Netflix CEO `Most Scared' of Hollywood's TV Everywhere EffortBy
On-demand initiative lagging though a `fundamental threat'
Pay-TV customer numbers to be stable for a long time: Hastings
Netflix Inc. Chief Executive Officer Reed Hastings has some advice for media executives worried that his streaming service is stealing their viewers: Fix TV Everywhere.
TV Everywhere is the industry’s attempt to keep pay-TV subscribers from leaving for streaming alternatives by letting them watch shows online when they want on any device. Some analysts say the effort, spearheaded in 2009 by Time Warner Inc. and Comcast Corp., has been slow to catch on with many customers. The service has been criticized for repetitive commercials and for not making multiple seasons available on demand. Viewers need to log in with their cable or satellite subscription passwords to access it.
“We’ve always been most scared of TV Everywhere as the most fundamental threat,” Hastings said at the New York Times DealBook conference in New York. “You get all this incredible content that the ecosystem presents on demand for your same $80 a month. Yet the inability of that ecosystem to execute on that, for a variety of reasons, has been troubling.”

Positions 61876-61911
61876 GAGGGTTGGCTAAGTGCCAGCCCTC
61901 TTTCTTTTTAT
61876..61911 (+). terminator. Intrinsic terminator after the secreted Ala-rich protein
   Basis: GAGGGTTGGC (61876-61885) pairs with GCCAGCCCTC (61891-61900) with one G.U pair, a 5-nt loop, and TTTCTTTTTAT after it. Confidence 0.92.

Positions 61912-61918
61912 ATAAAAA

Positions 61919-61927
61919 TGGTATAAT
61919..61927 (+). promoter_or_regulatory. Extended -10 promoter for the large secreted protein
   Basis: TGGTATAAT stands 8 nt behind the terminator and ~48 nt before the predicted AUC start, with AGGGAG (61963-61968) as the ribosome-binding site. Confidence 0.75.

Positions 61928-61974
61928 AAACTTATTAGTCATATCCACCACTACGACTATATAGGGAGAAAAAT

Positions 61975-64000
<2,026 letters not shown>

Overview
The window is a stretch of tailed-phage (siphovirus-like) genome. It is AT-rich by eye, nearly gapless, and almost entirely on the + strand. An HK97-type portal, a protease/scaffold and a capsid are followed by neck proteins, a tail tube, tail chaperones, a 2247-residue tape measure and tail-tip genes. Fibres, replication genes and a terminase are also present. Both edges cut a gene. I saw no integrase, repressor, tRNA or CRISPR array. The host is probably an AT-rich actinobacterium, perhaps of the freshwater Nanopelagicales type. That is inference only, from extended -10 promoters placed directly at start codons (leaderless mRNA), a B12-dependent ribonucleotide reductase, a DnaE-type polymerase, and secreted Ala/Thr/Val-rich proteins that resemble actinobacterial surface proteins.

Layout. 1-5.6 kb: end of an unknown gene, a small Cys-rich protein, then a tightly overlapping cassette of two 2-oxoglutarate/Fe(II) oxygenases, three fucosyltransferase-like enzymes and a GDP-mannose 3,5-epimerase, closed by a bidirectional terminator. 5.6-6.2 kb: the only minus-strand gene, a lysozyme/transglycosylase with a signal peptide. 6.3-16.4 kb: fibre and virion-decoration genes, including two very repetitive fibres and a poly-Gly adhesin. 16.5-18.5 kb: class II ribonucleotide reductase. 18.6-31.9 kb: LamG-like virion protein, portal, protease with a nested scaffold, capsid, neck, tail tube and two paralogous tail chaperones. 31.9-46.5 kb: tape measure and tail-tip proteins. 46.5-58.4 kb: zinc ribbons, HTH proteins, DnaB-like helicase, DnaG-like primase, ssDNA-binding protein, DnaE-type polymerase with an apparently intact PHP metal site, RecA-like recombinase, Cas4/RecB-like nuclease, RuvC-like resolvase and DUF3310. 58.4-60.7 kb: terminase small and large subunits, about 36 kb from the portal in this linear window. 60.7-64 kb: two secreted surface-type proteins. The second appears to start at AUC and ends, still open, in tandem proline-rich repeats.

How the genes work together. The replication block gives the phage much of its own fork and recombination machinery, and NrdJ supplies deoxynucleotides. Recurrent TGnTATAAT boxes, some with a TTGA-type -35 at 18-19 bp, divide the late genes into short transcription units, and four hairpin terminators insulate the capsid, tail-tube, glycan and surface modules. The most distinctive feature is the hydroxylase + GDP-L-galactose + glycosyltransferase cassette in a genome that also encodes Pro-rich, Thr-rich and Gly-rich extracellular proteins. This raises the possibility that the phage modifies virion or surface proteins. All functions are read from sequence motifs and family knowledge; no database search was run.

Some of the world’s biggest media companies are adjusting their strategy after years of years of selling old seasons of shows exclusively to Netflix. Some are signing deals with other streaming-video providers like Hulu or making more episodes available on demand via traditional pay-TV distributors.
Investors have become concerned that TV producers may be jeopardizing long-term prospects for lucrative short-term deals with subscription video on-demand companies like Los Gatos, California-based Netflix, which have grown in popularity and taken viewers away from regular TV watching.
Those concerns helped fuel a sell-off in media stocks in August, with entertainment companies losing more than $60 billion in value over two days.
Some analysts say those “cord-cutting” fears were overblown, and last month pay-TV providers like Comcast, Time Warner Cable and Charter Communications Inc. reported video business results that exceeded analysts’ estimates for the third quarter.
Hastings said he expects the number of pay-TV subscribers “will be relatively stable for a fairly long time” because TV programmers and distributors will eventually improve their on-demand services.
“When forced to act, they will improve,” Hastings said.
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